Trade War Effect: Video-Game Console Makers Microsoft, Sony & Nintendo Prepare to Move Production out of China

The bottom lines in a very competitive business are threatened.

By Adam H. Williams, Senior Associate at, for WOLF STREET:

Expected in 2020 is the release of 9th generation of video game consoles, and trade war concerns are affecting console as well as PC manufacturing in a big way. Currently over 96% of console production takes place in China – but with new 25% tariffs, confusion around if these will apply to game technology, and the possibility of additional issues are driving game corporations to diversify their assembly outside of mainland China, possibly leading a larger exodus of manufacturers.

Console Manufacturing                                                        

PC and Consoles are the bread and butter for gaming platforms of choice. Consoles tend to be loss leaders or break-even products for producers; Sony, Microsoft and Nintendo have been known to make little if any profit off hardware, requiring large investments in R&D and production, and a return on a per-unit basis takes years.

Console economics is about market share, becoming that generation’s platform of choice, and making the money off of games and licensing agreements. Lately these consoles have diversified into live services which are quite profitable.

The trade war couldn’t have come at a more significant time, as 8th generation consoles (PS4, Xbox One, WiiU/Switch) are all nearing cycle end. Most watchers think 2020 will be the year of new consoles – meaning, to make these tens of millions of high powered computing machines, supply lines need to be defined, resources procured, assembly lines built, and products boxed and shipped all on tight schedules with the highest quality – all at the right price.

The big players have all sent a letter to the Office of the US Trade Representative, requesting exemption from tariffs. Manufacturers recognize that tariffs would not only apply to new systems but all systems, with legacy systems often continuing production for several years – thus providing tariffs with multiple pain points.  However, with recent news that Apple will not be given trade tariff waivers, it seems unlikely exemption will be granted to the industry.

Price, Quality, and Game Catalog are the main factors in console purchase. And manufacturers, looking at the 25%+ tariff, are faced with a serious dilemma on price: Either taking a (bigger) loss or passing it to consumers. With expected prices between $300 and $500+, plus regular tax, accessories and games, these are serious investments to the typical buyer, easily to the tune of a $1,000 initial purchase.

In their letter to the Office of the US Trade Representative, manufacturers estimated the yearly impact at $840 million. This estimate was derived from a Consumer Technology Association report, which found that the 25% tariff would result in 19% increase in consumer price, reflecting just how dependent the sector is on China. This is $56 dollars, per console, assuming an average console price of $294. This price is low when compared to expected 9th gen console prices, suggesting the 25% tariff would result in over $1 billion USD per year as long as the tariff is in place, particularly in 2020-2021 as the new cycle starts and price is most critical.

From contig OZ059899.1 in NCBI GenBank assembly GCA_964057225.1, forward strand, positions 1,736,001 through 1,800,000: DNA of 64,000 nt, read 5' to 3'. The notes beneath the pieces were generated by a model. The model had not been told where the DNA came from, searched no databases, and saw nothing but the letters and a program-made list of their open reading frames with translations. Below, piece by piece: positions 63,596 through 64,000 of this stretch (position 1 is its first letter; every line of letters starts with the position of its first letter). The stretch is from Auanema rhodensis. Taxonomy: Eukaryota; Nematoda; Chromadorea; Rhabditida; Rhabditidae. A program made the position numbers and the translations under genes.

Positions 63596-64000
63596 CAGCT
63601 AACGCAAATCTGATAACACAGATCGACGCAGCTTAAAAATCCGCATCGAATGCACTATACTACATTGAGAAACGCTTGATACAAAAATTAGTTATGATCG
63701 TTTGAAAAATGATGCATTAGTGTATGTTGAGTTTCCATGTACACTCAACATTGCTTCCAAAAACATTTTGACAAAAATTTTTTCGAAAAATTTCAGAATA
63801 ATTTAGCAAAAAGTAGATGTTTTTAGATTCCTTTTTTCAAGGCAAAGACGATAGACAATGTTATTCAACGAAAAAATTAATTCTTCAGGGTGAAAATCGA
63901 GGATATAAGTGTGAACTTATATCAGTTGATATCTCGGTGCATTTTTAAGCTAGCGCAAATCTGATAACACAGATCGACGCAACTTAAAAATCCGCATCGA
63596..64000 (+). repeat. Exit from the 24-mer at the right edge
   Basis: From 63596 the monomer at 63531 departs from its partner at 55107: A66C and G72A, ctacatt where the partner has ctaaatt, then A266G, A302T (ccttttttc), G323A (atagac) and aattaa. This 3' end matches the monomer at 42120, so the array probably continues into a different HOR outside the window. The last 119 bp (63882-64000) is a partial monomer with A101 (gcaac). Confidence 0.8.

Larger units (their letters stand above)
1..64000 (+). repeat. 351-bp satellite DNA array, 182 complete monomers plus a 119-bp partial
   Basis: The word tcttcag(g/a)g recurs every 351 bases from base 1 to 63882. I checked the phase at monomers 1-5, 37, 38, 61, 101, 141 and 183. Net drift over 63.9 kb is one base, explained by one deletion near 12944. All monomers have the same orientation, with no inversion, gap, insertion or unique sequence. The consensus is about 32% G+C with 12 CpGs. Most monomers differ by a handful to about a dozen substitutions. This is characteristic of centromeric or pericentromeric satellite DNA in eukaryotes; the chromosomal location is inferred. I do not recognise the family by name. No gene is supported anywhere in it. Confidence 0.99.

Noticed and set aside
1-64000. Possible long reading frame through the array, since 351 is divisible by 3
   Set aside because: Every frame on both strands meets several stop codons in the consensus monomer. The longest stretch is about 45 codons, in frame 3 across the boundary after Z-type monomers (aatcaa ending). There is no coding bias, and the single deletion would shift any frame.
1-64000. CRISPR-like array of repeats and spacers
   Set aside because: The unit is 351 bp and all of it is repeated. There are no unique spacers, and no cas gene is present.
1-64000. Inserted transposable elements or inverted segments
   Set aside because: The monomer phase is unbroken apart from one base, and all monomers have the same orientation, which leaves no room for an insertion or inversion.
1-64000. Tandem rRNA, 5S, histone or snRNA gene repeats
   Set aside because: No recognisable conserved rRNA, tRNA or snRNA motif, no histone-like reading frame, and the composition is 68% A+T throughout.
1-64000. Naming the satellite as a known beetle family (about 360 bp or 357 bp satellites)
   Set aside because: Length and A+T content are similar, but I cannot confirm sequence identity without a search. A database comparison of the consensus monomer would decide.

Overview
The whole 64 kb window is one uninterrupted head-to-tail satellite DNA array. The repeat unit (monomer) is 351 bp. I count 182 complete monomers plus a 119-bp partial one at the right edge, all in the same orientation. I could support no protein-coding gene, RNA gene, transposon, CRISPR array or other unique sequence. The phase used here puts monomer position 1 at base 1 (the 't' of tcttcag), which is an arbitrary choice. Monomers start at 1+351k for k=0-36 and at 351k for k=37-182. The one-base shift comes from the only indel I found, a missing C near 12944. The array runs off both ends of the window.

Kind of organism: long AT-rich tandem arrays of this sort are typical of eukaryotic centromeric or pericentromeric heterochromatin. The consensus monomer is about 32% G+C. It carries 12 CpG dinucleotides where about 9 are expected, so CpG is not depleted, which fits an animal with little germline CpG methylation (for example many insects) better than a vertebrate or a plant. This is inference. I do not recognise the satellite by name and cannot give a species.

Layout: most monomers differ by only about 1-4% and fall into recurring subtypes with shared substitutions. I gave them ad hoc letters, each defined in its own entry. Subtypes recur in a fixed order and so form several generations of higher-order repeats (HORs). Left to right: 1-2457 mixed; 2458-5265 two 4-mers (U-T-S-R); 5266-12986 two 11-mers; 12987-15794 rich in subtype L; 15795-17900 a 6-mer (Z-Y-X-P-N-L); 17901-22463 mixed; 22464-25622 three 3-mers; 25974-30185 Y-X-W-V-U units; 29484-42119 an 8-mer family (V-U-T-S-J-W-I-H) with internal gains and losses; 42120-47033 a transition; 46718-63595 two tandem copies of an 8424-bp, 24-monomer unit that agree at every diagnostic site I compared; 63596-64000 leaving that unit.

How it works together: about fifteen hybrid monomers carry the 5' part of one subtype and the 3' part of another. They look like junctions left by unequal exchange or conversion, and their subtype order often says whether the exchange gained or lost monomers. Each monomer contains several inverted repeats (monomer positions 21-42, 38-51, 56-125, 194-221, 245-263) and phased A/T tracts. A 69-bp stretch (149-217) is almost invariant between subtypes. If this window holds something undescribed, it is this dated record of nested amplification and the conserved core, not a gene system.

Console sales cycles last 7-10 years on average, and given that consoles are break-even at best, you’re looking at serious losses either from lost sales or per-unit loss to the bottom-line as long as tariffs are in force. For perspective, about half of all consoles are sold in the US, and 8th Gen US sales were over $40 billion in sales, so at 19% potentially upwards of $7 billion in additional cost for the total cycle would occur if tariffs were to become permanent. Consoles are also often subject to additional tax and export controls due to high performance and potential military applications.

The 8th generation console global sales, 2012 – 2019, amounted to about $70.5 billion:

Thus companies are making moves, and Nintendo is leading the way, setting precedent by announcing moving 30% of production of the Switch to Vietnam. For Microsoft’s Xbox and Sony’s PlayStation next gen products, there is still no official word on manufacturing locale, though both companies have indicated that tariffs are an issue and are considering alternatives to China, particularly as they already need to retool anyway, and to stay in China and lose a bet on tariffs going away could cost them billions.

Meanwhile, Google and Amazon both have new forays into the game space, and are likely rumored to be looking at places not Mainland China. Console competition is high – with new entrants trying their hand at gaming, they need to be cost wary:

  • Google’s STADIA is already getting lackluster reception, and a high price could be fatal.